The Rest of the Best: The 10 Most Awesome People Buried in Houston
|Houston Music Museum|
Buried: Hollywood Cemetery
Mollie Bailey had a life right out of a popular novel. At the age of 14 she fell in love with a trumpet player who worked in a traveling circus, and when her father refused his permission for the couple to marry she stole some horses, a cart, and a sibling or two to run off and start a circus of her own with her beloved. She father disinherited her. When Gus Bailey joined the Confederate army, Mollie tagged along as nurse and occasional spy infiltrating Union camps posing as an old woman selling cookies.
After the war she and her husband ran one of the most popular circuses in the South, and gave free admission to any war veteran regardless of what side they fought on. Texas governor James Stephen Hogg personally presented her with a wild boar tooth mounted in gold and inscribed with her name. Though her exact burial place isn't known, a marker was erected in her honor in Hollywood Cemetery by the Texas Historical Commission.
6. Howard Hughes (1905 - 1976)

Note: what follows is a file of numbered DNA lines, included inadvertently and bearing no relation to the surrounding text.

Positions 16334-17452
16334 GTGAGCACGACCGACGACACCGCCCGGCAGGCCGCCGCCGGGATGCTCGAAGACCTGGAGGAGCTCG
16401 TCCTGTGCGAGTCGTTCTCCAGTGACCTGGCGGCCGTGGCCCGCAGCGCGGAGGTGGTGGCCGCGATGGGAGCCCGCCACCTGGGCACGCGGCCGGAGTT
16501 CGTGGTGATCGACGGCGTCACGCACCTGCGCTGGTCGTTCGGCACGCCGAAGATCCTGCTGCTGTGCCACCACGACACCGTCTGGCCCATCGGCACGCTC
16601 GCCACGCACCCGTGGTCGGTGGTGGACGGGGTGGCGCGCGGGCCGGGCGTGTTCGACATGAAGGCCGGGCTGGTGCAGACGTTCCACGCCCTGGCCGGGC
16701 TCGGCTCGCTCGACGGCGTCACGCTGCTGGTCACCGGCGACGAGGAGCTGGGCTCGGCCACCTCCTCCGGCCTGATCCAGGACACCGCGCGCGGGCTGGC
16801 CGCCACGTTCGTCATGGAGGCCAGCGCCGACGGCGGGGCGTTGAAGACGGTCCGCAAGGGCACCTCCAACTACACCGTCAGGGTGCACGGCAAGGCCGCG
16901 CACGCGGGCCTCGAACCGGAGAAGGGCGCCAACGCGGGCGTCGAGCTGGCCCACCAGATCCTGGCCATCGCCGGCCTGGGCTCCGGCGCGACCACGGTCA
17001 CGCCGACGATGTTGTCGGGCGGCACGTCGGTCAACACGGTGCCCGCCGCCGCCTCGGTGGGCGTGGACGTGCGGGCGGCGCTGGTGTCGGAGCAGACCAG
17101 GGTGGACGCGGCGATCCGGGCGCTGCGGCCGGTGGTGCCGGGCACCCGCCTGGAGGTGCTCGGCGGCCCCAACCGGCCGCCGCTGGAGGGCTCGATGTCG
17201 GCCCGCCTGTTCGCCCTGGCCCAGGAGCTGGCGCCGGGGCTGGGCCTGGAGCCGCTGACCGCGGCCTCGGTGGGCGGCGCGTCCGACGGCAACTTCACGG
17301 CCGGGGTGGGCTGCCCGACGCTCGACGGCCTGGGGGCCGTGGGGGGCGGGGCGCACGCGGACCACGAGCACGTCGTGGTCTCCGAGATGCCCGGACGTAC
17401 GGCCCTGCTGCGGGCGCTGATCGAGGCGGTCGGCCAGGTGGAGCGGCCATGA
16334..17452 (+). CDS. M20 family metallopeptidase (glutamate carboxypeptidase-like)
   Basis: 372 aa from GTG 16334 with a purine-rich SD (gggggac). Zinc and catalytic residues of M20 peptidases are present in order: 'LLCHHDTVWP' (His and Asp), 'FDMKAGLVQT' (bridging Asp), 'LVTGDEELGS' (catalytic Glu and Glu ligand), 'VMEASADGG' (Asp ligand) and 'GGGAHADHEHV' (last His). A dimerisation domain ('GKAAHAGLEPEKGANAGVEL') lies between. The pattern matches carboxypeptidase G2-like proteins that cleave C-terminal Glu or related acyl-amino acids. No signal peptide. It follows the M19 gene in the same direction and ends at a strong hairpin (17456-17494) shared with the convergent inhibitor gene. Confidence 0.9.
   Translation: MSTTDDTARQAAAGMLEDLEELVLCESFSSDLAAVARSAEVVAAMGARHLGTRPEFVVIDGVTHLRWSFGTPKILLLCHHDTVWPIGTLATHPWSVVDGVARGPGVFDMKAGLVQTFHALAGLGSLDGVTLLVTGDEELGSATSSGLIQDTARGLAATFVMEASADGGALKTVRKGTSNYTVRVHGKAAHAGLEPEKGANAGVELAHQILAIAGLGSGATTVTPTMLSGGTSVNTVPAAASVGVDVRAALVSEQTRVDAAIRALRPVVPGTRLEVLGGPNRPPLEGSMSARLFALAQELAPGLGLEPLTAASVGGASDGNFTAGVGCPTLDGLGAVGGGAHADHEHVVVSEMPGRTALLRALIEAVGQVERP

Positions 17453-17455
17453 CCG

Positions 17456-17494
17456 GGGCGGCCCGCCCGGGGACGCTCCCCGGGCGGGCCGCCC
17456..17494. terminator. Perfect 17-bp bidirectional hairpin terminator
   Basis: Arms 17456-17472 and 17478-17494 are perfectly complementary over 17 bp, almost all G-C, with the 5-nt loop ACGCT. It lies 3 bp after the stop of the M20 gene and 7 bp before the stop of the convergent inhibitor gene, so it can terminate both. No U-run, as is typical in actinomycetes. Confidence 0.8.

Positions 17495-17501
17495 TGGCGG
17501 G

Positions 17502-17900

Howard Hughes standing in front of his new Boeing Army Pursuit Plane (Boeing 100A) in Inglewood, California in the 1940s.
Buried: Glenwood Cemetery
Probably the most famous person buried in Houston is the one and only Howard Hughes, our renaissance man who was inventor, aviator, film maker, tycoon, and genius. He won the very first Academy Award for Best Director, and even invented a special bra for actresses to wear with revealing costumes to get around censors. He was himself a prolific pilot, and broke world records in an endless loop of newly designed aircraft that came right from his own pen. Despite popular legend, his innovative wooden cargo ship Hercules (Nicknamed "Spruce Goose") did actually fly and was a technological achievement dampened only by the fact that by the time it was completed it was no longer needed for the war effort.
5. Gene Tierney (1920 - 1991)
Gene Tierney in Laura
Buried: Glenwood Cemetery
Not far from Hughes' grave lies his livelong friend, actress Gene Tierney. Tierney is best remembered for the lead role in the noir classic film Laura, which remains one of the finest mystery films ever produced and served as the inspiration for much of David Lynch's Twin Peaks. Leave Her to Heaven and Heaven Can Wait are also among her resume, as well as a host of Broadway and other roles. Mental illness preyed on her as her career grew, and after a stay in a psychiatric hospital she became an outspoken critic of shock therapy. She eventually staged a comeback as a character actress until she retired in 1980.
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